Marks and Meaning

Something marks everybody. Even those who travel through life unmarked, unscathed by tragedy or disaster – that itself becomes their mark, their emotional landscape somehow flat and smooth missing the texture and tone that marks leave behind.

Marks change us, indelibly etching themselves into the fabric of who we are left by events from which there is no return.

My mark is cancer. A tumor in my left breast that grew overnight, nestled against my heart patiently waiting for me to discover it and then for me to let someone else uncover its sinister plan; to occupy not just the coveted spot next to my heart and the lymph nodes tucked under my arm, but to occupy the rest of me. Stopped in its tracks by a red cocktail that took my hair, my eyebrows and my sense of self I submitted to my savior, sacrificing my body to save my life.

Out of the ashes a new me was born, not a phoenix, more like a baby lamb; vulnerable, unsure, wobbly on its legs and marked. A mark I was forced to wear on the outside during those months of treatment, bald and bruised and bloated, and one I wore on the inside once I looked normal again.

My mark accompanied me everywhere like an invisible pile of bricks that I dragged behind me, each brick representing the bits and pieces of the life that I’d lost and the journey I’d been forced to take to end up alive but scarred. I wore my mark not like a badge of honour but like a blemish, a scar on my left breast that I felt tainted me, made me somehow defective and I struggled every morning with getting through the day believing myself to be less than I was before, before this event that marked me and that didn’t let me go back to who I was, to a me in a world I remember only as happy and bright, a world that had come crashing down around me in one moment of random mutation.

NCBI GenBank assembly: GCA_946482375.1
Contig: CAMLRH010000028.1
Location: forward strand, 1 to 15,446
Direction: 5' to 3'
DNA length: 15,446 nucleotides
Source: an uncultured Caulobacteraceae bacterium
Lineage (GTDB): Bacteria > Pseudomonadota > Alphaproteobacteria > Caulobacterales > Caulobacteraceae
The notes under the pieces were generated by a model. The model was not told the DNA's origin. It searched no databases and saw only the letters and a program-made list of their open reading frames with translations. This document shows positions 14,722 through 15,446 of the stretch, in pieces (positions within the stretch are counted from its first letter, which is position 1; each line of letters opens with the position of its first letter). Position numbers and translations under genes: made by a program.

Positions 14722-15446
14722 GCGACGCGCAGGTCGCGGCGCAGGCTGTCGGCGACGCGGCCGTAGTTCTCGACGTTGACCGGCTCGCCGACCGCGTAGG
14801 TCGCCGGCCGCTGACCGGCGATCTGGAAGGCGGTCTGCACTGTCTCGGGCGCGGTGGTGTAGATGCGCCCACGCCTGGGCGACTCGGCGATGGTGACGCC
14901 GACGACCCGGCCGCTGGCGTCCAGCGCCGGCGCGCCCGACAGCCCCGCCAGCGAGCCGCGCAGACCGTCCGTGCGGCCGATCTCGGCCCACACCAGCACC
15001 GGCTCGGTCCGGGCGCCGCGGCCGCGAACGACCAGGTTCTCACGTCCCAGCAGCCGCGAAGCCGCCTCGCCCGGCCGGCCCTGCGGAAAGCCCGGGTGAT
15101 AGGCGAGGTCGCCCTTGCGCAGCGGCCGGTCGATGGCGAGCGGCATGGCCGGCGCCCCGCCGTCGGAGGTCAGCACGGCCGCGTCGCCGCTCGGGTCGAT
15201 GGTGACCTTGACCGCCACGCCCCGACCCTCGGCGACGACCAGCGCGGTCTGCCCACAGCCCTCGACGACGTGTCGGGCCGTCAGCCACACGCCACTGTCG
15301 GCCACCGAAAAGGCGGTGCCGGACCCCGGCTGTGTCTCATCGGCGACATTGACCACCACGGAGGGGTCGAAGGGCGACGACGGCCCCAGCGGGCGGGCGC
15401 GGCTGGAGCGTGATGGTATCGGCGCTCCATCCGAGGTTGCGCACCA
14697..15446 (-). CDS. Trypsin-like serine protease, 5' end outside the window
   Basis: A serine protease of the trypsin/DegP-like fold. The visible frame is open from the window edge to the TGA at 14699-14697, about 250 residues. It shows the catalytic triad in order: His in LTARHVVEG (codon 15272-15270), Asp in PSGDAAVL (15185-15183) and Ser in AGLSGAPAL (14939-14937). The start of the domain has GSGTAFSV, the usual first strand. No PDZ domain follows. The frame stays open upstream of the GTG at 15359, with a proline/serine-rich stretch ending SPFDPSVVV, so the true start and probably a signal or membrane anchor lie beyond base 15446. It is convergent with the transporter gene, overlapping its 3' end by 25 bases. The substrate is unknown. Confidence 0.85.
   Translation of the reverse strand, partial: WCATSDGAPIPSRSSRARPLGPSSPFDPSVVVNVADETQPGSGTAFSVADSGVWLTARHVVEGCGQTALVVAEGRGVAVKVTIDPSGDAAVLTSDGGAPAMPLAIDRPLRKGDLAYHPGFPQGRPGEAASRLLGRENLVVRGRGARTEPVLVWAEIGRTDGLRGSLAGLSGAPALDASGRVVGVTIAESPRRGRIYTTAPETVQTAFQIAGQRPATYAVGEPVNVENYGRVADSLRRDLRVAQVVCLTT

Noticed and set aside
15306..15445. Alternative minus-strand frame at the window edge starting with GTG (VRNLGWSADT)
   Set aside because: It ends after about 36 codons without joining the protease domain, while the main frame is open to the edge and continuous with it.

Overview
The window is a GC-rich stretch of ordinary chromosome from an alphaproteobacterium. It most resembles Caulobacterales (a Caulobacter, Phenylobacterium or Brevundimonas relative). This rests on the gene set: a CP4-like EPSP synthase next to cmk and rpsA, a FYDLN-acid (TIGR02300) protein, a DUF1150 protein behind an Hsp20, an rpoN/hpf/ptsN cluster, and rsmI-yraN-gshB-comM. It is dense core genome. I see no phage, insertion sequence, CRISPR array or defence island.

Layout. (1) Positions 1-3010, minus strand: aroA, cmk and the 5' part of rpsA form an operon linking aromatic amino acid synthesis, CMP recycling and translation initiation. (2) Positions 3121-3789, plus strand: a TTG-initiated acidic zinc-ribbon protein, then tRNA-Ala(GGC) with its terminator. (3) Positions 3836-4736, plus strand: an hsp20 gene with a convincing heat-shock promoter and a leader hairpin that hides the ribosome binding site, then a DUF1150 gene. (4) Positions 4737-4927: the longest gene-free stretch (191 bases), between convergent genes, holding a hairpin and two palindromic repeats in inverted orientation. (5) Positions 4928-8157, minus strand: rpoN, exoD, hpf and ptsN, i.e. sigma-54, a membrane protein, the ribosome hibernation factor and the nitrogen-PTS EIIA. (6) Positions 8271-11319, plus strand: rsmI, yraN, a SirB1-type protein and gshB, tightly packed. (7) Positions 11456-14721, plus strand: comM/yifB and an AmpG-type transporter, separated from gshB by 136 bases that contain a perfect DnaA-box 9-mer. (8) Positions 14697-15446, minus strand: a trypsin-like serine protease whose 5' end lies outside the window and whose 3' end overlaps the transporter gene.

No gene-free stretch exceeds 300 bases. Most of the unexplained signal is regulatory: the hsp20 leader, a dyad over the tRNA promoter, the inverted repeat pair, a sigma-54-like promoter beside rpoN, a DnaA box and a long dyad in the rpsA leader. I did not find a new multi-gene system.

I struggled to make sense of it all, to find meaning in the miracle of being given a second chance, swinging sharply from feeling grateful for being alive to feeling petrified at the thought of it all happening again.

Something marks everybody. It’s not the mark that defines you but the meaning you find in your mark, the path you decide to take with your mark and the life you shape around it. Marks ask us questions, give us responsibilities and create opportunities that require us to become more than we were before. This is no easy task and it’s a daily challenge to find meaning in an event you often wish hadn’t happened, but this is the exact path tread by anybody who has made a change in the world, all of whom decided that their mark made them better than they were before, gave their life new meaning and new dreams.

I made that decision slowly, incrementally through much struggle but with an equal measure of support. One day I realized that instead of taking from me, the cancer had given my life another dimension, a new depth allowing me to understand much more than I had before. It informed who I was; a person who had survived 8 rounds of chemo and won a battle against a merciless enemy intent on taking her life. I wasn’t a survivor. I was a winner. I wasn’t marked, I was chosen. I wasn’t tainted, I was touched. It took five years to be able to write this – a piece that the old me would never have been able to pen and probably wouldn’t have bothered to read.

-Maryam Manteghi

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